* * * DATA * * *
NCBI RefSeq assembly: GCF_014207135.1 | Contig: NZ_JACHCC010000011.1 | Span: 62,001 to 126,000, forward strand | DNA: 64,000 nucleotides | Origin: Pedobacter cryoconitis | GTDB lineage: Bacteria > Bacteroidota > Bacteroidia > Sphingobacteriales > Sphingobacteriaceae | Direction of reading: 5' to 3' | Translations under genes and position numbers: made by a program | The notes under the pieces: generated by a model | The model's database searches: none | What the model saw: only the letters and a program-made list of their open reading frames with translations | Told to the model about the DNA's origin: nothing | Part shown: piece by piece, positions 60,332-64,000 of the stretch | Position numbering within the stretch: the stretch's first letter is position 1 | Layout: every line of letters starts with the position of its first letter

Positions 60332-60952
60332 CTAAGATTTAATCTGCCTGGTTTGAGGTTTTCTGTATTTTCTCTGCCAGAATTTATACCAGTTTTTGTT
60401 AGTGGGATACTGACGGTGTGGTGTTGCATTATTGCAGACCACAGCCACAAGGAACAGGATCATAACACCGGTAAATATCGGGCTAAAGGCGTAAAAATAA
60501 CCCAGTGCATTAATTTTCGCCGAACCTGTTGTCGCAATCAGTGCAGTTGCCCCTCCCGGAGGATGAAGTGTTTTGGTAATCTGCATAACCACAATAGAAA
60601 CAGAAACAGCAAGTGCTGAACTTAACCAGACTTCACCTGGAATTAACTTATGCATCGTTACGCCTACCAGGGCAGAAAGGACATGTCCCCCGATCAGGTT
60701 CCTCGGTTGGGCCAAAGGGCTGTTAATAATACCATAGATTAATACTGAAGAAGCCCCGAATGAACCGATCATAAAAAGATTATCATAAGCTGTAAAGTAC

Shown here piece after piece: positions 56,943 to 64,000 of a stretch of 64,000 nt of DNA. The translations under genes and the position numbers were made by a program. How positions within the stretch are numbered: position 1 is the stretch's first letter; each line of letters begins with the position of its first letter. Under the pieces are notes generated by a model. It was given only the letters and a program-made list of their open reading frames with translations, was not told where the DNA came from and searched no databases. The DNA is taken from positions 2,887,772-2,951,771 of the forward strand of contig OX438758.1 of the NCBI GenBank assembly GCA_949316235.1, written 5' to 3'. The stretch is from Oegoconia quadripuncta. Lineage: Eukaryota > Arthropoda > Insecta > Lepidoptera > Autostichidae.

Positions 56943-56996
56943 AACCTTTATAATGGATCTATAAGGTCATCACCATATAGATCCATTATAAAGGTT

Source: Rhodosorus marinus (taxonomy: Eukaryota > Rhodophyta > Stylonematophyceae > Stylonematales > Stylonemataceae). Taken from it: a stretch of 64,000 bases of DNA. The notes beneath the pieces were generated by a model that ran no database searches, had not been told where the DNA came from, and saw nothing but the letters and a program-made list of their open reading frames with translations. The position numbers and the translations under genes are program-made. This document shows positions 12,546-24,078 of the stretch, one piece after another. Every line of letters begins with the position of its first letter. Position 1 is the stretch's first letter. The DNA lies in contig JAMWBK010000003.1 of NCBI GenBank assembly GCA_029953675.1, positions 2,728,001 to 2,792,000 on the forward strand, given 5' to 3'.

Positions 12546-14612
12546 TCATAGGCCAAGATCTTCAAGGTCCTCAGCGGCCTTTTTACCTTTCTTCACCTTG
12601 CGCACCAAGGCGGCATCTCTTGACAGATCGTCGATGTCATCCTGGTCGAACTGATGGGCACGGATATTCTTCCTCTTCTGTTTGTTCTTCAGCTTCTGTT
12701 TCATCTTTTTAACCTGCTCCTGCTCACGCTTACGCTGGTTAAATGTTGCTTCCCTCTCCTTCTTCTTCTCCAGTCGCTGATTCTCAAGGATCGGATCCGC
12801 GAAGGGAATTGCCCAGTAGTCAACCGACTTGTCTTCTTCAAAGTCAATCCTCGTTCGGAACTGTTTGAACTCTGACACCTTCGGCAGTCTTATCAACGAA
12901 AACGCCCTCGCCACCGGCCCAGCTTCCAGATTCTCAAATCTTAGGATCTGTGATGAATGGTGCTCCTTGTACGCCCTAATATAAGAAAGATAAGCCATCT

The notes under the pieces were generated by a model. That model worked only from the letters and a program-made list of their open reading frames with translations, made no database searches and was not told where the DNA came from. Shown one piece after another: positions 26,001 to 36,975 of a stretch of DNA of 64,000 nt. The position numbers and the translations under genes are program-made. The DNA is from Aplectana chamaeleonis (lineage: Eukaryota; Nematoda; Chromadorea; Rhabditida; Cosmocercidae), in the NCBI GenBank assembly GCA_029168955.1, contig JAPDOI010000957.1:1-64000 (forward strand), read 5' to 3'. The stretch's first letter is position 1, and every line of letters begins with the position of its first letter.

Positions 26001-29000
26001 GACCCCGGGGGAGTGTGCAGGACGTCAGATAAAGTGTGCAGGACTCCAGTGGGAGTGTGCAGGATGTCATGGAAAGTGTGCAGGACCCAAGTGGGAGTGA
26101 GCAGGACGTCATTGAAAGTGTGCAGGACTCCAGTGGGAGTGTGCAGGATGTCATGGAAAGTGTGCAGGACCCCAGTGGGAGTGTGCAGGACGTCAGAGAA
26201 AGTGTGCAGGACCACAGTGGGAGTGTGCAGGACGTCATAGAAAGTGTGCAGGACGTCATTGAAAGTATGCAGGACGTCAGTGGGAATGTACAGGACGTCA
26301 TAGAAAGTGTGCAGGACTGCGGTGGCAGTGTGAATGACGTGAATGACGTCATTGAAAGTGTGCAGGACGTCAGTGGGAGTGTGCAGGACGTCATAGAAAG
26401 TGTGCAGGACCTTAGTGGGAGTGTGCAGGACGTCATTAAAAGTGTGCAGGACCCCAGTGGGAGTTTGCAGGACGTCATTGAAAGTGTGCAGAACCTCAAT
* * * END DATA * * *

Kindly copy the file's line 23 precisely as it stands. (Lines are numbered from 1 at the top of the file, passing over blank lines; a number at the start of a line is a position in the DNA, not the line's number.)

26301 TAGAAAGTGTGCAGGACTGCGGTGGCAGTGTGAATGACGTGAATGACGTCATTGAAAGTGTGCAGGACGTCAGTGGGAGTGTGCAGGACGTCATAGAAAG